Per Se Analysis. Epic failed under a per se analysis because they did not show “(1) that the defendant tied together the sale of two distinct products or services.” Apple’s IAP system is integrated into the App Store and has never been offered as a separate product. Furthermore, Epic failed to prove that the defendant possessed enough economic power in the tying product market to coerce its customers into purchasing the tied product because they failed to consider how the price differences affected consumer behavior. It is more likely that consumers are using the platform because of the lower prices, not out of independent demand for an alternative to IAP.
Finally, Epic failed to prove that the ‘tying’ arrangement affected a substantial volume of commerce in the tied product market. Though Epic raised serious questions of whether Apple’s platform constituted ‘tying’, the court did not accept that Epic had sufficiently proven an independent demand for a separate payment service.
Rule of Reason Analysis. Apple claimed that because the App Store is free to access, the fee that developers incur is simply the mechanism by which Apple is paid for the development and maintenance of the App Store and supplemental services. However, there is no question that competitors can, and many do, offer similar or even superior services to their customers on their own platforms.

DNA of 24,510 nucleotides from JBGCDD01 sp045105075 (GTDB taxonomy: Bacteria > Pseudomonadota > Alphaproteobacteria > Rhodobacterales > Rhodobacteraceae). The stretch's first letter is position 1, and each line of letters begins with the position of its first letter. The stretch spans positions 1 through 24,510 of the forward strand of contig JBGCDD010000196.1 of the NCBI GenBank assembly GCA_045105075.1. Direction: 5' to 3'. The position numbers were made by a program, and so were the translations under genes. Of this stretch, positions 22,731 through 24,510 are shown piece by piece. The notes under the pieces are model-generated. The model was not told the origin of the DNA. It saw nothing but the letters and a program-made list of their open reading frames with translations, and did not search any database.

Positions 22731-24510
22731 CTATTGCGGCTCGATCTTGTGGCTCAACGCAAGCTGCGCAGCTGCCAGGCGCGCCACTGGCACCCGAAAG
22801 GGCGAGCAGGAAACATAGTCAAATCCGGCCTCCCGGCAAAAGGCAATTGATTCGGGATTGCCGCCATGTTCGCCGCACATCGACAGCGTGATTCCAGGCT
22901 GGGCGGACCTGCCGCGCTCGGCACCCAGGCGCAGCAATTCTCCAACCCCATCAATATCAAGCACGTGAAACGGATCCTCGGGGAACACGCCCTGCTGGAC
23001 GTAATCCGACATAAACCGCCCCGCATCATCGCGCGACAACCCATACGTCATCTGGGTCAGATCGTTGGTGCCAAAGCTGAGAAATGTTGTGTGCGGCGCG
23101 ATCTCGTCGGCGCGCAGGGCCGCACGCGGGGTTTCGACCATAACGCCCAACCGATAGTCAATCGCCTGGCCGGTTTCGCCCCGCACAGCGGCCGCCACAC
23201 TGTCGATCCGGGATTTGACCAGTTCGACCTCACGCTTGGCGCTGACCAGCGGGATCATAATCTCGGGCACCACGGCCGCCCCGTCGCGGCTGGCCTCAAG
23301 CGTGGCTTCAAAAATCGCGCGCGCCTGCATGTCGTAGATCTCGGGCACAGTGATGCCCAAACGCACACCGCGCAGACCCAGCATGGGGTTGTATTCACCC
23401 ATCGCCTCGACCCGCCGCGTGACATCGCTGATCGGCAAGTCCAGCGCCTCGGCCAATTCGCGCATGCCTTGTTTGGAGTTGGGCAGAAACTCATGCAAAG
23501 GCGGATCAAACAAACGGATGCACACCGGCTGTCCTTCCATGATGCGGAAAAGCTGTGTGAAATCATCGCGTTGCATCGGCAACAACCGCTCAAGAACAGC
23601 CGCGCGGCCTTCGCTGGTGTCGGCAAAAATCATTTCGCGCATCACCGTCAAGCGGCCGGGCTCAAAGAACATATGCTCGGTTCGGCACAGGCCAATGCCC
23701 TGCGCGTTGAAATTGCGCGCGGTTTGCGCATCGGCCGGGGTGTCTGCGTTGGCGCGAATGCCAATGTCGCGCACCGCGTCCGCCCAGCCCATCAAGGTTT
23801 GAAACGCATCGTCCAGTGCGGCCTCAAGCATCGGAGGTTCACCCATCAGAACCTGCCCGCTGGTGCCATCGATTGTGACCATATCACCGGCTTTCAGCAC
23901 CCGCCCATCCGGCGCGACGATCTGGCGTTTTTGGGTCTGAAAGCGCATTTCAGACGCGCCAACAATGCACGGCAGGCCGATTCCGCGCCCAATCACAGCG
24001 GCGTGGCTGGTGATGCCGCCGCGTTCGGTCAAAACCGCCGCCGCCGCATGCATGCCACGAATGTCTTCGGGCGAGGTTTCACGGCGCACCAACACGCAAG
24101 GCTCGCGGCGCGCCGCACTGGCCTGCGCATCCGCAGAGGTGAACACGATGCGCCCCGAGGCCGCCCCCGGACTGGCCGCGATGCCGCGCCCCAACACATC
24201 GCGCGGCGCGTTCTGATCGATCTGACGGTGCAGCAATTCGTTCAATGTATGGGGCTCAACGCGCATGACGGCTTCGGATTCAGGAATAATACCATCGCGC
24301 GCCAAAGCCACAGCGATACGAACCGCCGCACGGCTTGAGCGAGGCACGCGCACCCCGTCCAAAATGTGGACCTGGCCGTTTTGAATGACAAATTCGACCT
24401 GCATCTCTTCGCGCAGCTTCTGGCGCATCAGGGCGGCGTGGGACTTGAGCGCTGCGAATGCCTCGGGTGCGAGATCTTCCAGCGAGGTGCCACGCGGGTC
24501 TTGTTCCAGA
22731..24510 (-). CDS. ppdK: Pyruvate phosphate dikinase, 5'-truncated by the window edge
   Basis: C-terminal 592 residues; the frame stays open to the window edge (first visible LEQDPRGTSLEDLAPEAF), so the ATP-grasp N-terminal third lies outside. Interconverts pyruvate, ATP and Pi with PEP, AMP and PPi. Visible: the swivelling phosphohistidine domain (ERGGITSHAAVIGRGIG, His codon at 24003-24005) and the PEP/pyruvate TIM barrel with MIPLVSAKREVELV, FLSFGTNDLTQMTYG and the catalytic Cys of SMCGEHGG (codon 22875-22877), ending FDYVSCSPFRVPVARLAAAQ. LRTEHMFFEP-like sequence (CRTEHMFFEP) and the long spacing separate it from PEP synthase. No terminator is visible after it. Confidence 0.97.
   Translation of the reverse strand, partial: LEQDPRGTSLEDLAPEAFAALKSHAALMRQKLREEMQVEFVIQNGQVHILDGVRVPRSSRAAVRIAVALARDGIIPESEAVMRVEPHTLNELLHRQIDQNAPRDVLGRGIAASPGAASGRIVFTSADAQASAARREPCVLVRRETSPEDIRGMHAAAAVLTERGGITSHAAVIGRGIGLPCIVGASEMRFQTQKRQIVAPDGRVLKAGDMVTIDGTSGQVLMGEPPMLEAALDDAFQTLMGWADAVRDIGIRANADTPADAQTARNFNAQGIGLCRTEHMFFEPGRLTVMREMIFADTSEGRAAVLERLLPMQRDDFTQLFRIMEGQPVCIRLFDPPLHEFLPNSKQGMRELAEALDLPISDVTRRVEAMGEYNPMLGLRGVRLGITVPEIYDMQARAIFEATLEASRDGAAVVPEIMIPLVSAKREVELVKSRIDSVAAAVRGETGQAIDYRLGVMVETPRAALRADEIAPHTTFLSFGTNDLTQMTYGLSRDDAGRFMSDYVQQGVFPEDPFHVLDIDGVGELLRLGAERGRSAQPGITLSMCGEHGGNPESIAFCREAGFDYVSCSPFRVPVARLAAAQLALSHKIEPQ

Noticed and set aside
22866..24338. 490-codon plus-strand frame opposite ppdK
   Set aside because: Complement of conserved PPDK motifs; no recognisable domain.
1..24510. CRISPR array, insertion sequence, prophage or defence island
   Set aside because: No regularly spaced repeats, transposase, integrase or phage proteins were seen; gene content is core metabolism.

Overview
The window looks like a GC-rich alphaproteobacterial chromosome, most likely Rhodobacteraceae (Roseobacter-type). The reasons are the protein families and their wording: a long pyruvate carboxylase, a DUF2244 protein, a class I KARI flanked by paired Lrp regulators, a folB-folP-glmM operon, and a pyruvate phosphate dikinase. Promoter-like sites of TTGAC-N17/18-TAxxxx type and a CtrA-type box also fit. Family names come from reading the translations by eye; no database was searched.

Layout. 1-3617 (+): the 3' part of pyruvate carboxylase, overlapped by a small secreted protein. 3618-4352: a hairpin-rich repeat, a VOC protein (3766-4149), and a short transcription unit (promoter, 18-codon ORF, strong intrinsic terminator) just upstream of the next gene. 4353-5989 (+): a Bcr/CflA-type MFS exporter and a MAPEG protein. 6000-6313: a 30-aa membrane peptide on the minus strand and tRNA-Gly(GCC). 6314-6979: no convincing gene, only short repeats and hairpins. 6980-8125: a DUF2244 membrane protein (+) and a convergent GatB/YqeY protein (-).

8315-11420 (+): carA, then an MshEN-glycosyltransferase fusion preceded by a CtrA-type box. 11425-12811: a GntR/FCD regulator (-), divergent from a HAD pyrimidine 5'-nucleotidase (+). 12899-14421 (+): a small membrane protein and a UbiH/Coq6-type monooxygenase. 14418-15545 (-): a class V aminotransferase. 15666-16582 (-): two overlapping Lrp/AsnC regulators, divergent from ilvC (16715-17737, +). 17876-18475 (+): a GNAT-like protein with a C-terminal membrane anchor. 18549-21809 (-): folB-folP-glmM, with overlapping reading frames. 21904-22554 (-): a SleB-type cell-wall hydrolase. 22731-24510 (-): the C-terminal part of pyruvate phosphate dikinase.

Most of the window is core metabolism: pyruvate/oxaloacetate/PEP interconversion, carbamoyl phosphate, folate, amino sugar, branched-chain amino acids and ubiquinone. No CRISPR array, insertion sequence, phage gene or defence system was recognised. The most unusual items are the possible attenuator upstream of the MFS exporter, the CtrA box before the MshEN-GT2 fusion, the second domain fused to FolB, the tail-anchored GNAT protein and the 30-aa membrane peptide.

Thus, regarding Epic’s claim of ‘tying’, the record failed to sufficiently convince the court that Epic was likely to succeed on the merits. Thus, in regard to reinstating Fortnite, they failed to obtain an injunctive relief.
Did Apple go too far? Apple’s decision to ban Epic’s access to developer tools utilized by Epic’s affiliates and third-party developers, each of which have independent licensing agreements with Apple, was, perhaps, a step too far. After all, these adjacent accounts were not in breach of their own licensing agreements with Apple, but where nevertheless punished just the same.
Apple did not challenge Epic’s arguments that the harm in cancelling the developer account was extensive. In fact, the court agreed in concluding that such harm would be hard to quantify and, thus, irreparable at trial. Though Apple contended that Epic may once again insert a similar “hotflix” in their other games, the court was not persuaded. The court determined that such action is presumptive; these accounts are not in breach, and no such action has taken place, to date. Apple reserved the right, via the licensing agreement, to take such action upon the breach and that was sufficient for the court. In conclusion, it was determined that by allowing the developers to stay would not harm Apple measurably.
Finally, the court emphasized that, in general, the economy should not place undue limitations on creativity and innovation and that such undue punishment upon third parties could be disastrous to developers and gamers alike. Thus, it is in the public interest to allow these developers to have access to their accounts.
For now, Fortnite remains a memory for iOS gamers. But how this case impacts the current rumblings in the US Congress on the Apple “monopoly” hearings are yet to be seen.
Epic Games v. Apple, Inc., 2020 U.S. Dist. LEXIS 188668